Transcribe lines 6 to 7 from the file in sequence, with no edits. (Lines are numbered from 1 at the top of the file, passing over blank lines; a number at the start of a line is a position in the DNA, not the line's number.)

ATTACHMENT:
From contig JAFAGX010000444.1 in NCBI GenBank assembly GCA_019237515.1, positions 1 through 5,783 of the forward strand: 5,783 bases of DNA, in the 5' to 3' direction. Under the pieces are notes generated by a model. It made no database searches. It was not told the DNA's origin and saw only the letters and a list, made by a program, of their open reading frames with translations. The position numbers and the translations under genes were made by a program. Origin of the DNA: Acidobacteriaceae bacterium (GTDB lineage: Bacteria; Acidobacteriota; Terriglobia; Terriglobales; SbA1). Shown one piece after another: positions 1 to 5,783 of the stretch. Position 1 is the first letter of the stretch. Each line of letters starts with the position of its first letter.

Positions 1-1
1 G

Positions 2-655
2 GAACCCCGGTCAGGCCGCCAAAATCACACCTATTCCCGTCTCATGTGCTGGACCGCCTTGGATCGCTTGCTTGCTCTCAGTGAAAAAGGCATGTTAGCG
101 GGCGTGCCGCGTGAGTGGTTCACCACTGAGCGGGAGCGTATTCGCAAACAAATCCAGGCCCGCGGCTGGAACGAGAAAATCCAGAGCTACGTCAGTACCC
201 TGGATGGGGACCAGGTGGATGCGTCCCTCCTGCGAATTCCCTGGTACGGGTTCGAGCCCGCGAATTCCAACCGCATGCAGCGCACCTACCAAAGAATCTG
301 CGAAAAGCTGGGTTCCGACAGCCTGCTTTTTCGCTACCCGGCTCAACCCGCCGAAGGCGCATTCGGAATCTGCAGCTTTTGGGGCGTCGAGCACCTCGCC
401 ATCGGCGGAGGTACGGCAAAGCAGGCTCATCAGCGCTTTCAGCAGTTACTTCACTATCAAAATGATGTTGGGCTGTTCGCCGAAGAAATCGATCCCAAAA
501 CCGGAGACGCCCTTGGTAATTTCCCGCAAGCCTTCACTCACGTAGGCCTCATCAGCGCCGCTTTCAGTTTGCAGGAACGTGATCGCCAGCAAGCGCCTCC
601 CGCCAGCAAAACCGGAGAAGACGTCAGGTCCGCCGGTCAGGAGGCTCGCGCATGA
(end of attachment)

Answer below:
101 GGCGTGCCGCGTGAGTGGTTCACCACTGAGCGGGAGCGTATTCGCAAACAAATCCAGGCCCGCGGCTGGAACGAGAAAATCCAGAGCTACGTCAGTACCC
201 TGGATGGGGACCAGGTGGATGCGTCCCTCCTGCGAATTCCCTGGTACGGGTTCGAGCCCGCGAATTCCAACCGCATGCAGCGCACCTACCAAAGAATCTG